Developing Language Awareness in Primary School Children with Multilingual Virtual Talking Books: First Results of the Pilot Study

Developing Language Awareness in Primary School Children with Multilingual Virtual Talking Books: First Results of the Pilot Study

Viviane Lohe (Department of English and American Studies, Goethe University Frankfurt/Main, Frankfurt, Germany) and Daniela Elsner (Department of English and American Studies, Goethe University Frankfurt/Main, Frankfurt, Germany)
DOI: 10.4018/ijcallt.2014100103
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Abstract

This paper introduces the software application MuViT (Multilingual Virtual Talking Books) which was developed within an EU funded Comenius project between 2011 and 2013. MuViT contains digital storybooks in five different languages (German, English, Russian, Spanish, and Turkish). The article specifies the theoretical background of the project, the software application and its objectives, as well as the research interests and first findings with regard to the development of mono- and plurilingual primary school pupils' language awareness while and after working with MuViT for 6 weeks.
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1. Introduction: Changes In Our Society Changes In Our Classrooms

1.1. Multilingualism in Education Contexts

As a consequence of migration, globalization, and increasing mobility, modern societies are characterised by a growing cultural and linguistic diversity. Already in 2006, the Eurobarometer (2006) stated that 56 per cent of EU-citizens speak at least one foreign language in addition to their L1 (cf. Elsner, 2013). 28 per cent indicate that they even master two foreign languages apart from their first language. Naturally, a growing linguistic and cultural heterogeneity can be observed at inner-city schools, too.

Long ago educational policies and educational planning have reacted to these cultural, linguistic, and technological changes within our society. On a European level, multilingualism is a defined educational goal. The Council of Europe declares that

Education systems need to ensure the harmonious development of learners’ plurilingual competence through a coherent, transversal and integrated approach that takes into account all the languages in learners’ plurilingual repertoire and their respective functions. This includes promoting learners’ consciousness of their existing repertoires and potential to develop and adapt those repertoires to changing circumstances (Council of Europe, 2008, p. 5).

In connection with this, Germany’s ‘National Integration Plan’ states that multilingualism in classrooms shall be considered as an enrichment and not as a deficit anymore (cf. Federal Ministry of Germany, 2007). Accordingly, in Germany’s foreign language curricula, raising curiosity and enjoyment of other languages is mentioned as one of the central aims of foreign language education, and the integration of heritage languages is a desired tool to help pupils to find out about similarities and differences between different languages, first, second and foreign languages (e.g. Hessisches Kulturministerium [HKM], 2010, p. 16). In line with all of these documents, foreign language pedagogy proclaims that “the potential of migration-induced multilingualism […] should be fully utilised” (Kollmeyer, 2007, p. 258) and that “linguistic diversity has to be regarded as an opportunity and not a task” (Luchtenberg, 1997: 121, translation D.E.).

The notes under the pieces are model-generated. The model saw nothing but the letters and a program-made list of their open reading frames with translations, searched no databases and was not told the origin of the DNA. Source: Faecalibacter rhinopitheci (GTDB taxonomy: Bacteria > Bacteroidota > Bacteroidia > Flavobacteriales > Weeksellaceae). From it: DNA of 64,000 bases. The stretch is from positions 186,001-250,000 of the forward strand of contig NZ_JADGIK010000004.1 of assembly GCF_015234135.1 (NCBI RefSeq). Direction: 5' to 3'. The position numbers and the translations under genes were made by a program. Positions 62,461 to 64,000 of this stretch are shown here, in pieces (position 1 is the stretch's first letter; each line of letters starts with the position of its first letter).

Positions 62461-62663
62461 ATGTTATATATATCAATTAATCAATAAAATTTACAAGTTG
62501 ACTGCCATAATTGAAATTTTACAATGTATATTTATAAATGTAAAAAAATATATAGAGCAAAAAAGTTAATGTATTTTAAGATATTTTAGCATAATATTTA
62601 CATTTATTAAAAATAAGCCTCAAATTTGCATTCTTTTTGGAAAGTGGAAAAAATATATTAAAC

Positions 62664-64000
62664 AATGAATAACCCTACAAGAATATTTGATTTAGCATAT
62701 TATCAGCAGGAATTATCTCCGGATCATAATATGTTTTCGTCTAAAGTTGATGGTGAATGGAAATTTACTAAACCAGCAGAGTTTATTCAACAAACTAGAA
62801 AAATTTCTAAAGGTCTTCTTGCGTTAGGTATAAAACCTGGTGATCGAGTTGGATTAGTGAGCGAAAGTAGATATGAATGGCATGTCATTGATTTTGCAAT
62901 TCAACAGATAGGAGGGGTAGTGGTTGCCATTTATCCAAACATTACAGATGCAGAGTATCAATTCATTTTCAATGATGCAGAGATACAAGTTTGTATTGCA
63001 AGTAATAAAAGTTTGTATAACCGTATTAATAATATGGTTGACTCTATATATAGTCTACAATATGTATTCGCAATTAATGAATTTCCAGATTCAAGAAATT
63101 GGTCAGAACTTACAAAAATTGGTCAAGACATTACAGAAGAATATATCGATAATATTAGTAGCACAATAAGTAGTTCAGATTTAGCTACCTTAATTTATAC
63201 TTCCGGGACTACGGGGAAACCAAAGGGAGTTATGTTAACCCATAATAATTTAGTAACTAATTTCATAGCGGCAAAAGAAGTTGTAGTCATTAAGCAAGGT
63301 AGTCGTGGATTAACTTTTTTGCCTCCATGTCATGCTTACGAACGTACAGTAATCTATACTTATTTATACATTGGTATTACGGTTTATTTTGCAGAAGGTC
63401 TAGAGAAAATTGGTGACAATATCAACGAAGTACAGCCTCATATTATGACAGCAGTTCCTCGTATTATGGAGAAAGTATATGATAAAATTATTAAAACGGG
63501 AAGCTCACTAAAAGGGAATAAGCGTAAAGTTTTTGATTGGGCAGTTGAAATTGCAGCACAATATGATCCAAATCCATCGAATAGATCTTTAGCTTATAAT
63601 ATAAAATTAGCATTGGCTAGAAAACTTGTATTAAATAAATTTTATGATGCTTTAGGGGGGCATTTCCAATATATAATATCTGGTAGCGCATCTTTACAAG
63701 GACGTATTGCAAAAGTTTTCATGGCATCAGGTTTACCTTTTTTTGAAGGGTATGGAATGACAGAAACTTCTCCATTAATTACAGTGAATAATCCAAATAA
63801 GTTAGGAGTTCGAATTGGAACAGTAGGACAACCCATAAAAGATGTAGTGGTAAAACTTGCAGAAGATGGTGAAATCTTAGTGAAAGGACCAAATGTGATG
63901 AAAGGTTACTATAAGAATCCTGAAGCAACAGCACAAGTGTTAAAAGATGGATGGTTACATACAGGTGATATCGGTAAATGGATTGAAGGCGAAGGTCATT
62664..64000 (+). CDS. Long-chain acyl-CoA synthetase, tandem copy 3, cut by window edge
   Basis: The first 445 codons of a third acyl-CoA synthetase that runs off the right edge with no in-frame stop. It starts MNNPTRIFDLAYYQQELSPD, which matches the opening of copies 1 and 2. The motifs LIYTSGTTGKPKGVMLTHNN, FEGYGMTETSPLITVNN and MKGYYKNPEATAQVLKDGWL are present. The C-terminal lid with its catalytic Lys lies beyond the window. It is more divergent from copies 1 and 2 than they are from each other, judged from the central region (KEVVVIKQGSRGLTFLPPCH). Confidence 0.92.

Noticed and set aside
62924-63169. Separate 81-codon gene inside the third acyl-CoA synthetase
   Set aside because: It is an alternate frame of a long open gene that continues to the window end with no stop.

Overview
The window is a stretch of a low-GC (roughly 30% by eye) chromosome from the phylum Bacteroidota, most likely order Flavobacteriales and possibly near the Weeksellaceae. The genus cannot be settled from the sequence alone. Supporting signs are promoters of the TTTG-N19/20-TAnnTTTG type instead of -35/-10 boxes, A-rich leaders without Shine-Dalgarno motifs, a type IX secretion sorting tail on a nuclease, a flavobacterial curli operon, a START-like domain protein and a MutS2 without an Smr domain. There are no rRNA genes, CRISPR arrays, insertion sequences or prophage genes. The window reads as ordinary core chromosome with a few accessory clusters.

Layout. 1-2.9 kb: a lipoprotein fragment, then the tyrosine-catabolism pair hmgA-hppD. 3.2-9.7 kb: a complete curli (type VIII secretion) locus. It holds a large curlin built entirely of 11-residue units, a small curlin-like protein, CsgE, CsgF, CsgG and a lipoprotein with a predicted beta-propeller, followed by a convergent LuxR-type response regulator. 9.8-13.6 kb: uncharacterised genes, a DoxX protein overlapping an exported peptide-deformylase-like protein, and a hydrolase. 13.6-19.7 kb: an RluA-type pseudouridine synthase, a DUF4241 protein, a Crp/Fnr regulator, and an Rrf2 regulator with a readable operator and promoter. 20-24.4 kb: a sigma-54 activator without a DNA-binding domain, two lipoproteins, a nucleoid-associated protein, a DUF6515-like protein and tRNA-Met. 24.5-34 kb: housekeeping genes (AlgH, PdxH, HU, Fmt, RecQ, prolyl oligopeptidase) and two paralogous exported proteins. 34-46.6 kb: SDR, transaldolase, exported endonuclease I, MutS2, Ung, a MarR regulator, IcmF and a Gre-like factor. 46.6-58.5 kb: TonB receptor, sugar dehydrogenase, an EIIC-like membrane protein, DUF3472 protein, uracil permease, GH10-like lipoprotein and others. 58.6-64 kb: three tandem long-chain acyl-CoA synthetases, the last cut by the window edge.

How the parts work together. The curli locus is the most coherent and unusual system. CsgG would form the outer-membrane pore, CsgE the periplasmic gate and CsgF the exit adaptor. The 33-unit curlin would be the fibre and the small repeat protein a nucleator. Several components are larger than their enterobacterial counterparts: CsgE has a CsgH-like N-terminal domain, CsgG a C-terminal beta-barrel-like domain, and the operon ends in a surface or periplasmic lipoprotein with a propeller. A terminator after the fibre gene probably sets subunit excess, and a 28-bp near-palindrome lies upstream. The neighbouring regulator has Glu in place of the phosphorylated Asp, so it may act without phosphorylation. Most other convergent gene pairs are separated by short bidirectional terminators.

But even though national curricula and European guidelines suggest this integrative approach in regard to heritage languages, the reality shows that the majority of teachers do not deal with other languages than that of the target language in first or foreign language classrooms in a frequent mode (cf. Elsner, 2011; Hu, 2010, p. 67). One out of several reasons for this is that many teachers do not believe that pupils – be they mono- or plurilingual – could benefit from the integration of heritage languages into the classroom to any extent, as they see the school language as the reference language for any learning process, including foreign language learning (cf. Kollmeyer, 2007, p. 262). The most prominent reason for the absence of other languages in the foreign language classroom however, is the lack of concrete methodological guidelines for the application and implementation of languages that neither the teacher nor the majority of pupils in the classroom can speak or understand. And, although proposals for the inclusion of other languages for older learners exist (cf. Esteve, 2004; Reif-Breitwieser, 2004; Preker-Franke & Preker, 2011), suggestions for the comparison and integration of different heritage languages at primary school level are restricted to single word comparisons of the target language and the dominant language of the surrounding. A lack of knowledge with respect to plurilingual awareness coupled with insecurity in dealing with unknown languages by teachers as well as the missing material are the essential reasons why, apart from the well-known and often criticised “monolingual habitus of the German school” (cf. Gogolin, 1994), multilingualism indeed is an accepted educational goal in theory but is still ignored as a learning objective in practice to date.

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